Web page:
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State of the Net: ‘This Is Our Chance to Connect Everybody’

During the 2023 State of the Net Conference, digital equity experts discussed the importance of seizing the current financial opportunity to bridge the digital divide, and why collaboration is essential.

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Shutterstock/Sergii Gnatiuk
Experts at the 2023 State of the Net Conference this week discussed the importance of collaborating to take advantage of the once-in-a-lifetime digital equity opportunity that exists right now.

During a fireside chat March 6, National Telecommunications and Information Administration (NTIA) Administrator Alan Davidson explained that the digital divide is something that the federal government has been working to close for decades. Despite these efforts, millions of American households still have not realized basic Internet adoption. Now, however, Davidson says the NTIA and its sister agencies finally have the resources to address this issue on a structural level.

The tens of billions of dollars in funding currently available is an opportunity that is not going to come again, he said, likening the major infrastructure undertaking to the creation of the Interstate Highway System.

“This is our chance to connect everybody in the country with what they need to thrive in the modern digital economy,” he stated. “And we’re going to need everybody’s help to do that.”

This sentiment was echoed during a panel titled, “Achieving Digital Equity: Filling In the Adoption Gaps.”

The panelists included Katie Spiker, National Skills Coalition’s managing director of government affairs; Deborah Lathen, president of Lathen Consulting LLC; and Annette Taylor, director of the Office of Digital Equity and Literacy for the North Carolina Department of Information Technology.

Taylor, in discussing her state’s work to submit its digital equity plan to NTIA, underlined the importance of getting this right, adding that public input plays a crucial part in making the most of the opportunity.

“The opportunity is meeting people where they are, and the challenge is meeting people where they are,” Taylor said.

Lathen, meanwhile, noted the challenge created by the lack of trust many people put in government and advocated for engagement with trusted community groups and individuals to help build public engagement.

This is also especially important in considering the digital skills gap, as Spiker pointed to the National Skills Coalition’s recent report findings that reveal 92 percent of jobs now require at least one digital skill. The skills gap has an impact on every sector, and collaboration between businesses, human service providers, and educational institutions will be crucial in building the digital literacy needed to meet Internet adoption goals as well as workforce needs.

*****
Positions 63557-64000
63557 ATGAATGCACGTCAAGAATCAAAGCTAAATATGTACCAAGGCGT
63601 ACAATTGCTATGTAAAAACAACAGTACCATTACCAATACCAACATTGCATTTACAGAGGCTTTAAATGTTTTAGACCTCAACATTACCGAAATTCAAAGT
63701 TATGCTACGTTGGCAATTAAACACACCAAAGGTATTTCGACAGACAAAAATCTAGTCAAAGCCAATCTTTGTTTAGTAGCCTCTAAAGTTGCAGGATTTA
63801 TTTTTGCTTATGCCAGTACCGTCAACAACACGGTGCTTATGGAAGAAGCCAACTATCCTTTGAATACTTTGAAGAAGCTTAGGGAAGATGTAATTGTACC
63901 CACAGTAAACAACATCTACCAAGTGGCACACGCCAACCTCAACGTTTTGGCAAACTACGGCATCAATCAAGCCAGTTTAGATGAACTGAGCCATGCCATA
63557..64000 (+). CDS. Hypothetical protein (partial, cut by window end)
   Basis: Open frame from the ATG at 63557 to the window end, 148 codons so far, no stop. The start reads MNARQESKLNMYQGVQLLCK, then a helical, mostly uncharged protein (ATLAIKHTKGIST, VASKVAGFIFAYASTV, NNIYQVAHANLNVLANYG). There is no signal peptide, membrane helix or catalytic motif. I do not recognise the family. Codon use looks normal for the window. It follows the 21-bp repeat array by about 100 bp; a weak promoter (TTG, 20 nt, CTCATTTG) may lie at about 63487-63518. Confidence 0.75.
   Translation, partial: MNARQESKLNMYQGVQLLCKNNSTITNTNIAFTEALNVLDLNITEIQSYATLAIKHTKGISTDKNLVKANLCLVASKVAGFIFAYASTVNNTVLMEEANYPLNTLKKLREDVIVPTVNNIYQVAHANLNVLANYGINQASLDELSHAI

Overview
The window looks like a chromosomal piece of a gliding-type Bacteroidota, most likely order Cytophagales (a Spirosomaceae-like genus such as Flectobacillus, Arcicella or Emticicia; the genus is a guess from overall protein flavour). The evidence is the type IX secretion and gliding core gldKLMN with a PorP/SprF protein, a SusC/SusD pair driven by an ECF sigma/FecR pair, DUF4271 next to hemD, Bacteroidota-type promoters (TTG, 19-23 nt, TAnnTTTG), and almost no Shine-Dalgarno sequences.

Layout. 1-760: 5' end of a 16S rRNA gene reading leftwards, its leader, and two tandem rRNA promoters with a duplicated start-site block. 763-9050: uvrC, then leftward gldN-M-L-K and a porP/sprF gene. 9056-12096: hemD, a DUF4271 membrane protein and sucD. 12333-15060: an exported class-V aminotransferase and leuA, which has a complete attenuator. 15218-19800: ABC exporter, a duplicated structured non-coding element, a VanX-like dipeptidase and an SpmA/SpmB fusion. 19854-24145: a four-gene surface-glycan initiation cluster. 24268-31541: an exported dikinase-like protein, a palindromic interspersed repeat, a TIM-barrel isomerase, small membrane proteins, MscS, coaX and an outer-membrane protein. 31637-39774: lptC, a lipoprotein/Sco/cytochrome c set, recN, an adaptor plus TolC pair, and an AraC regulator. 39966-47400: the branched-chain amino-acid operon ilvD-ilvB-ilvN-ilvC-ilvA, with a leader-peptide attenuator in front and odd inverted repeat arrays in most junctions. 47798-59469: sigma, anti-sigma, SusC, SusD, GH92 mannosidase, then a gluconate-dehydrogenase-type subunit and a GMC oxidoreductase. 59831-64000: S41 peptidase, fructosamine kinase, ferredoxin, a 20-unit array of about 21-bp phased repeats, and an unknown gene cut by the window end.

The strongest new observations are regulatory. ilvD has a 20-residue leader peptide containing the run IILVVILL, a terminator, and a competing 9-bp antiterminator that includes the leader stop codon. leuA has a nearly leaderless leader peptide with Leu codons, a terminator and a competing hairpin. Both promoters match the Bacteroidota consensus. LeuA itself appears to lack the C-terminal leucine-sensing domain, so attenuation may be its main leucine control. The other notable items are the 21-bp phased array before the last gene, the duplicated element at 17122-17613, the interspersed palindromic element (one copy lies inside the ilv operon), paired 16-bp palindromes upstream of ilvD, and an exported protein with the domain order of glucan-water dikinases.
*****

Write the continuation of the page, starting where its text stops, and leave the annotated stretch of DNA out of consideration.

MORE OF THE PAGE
In North Carolina, Taylor said working with trusted community partners, like libraries, has helped to increase the awareness among individuals about supportive resources that may be available to them, specifically referring to the Affordable Connectivity Program (ACP).

Lathen also emphasized the need to push Congress to extend the ACP, because if it expires or even lapses, not only will people likely lose connectivity, they may also lose trust in government.

To reach communities in need, digital inclusion efforts must be “equitable by design,” Lathen explained, using quality data and maps to understand and address needs, but also must have measures in place for accountability within that process.

Spiker pointed out that there are also opportunities for the federal government to bake digital equity into other programs in legislation up for reauthorization this year — like the Workforce Innovation and Opportunity Act and the Farm Bill.

“It’s also about making sure that we’re investing in the right places now, so that we can then make the case for how important and how well these investments impact local areas — and people who’ve been left behind by intentional policy decisions,” Spiker said.
Julia Edinger is a staff writer for Government Technology. She has a bachelor's degree in English from the University of Toledo and has since worked in publishing and media. She's currently located in Southern California.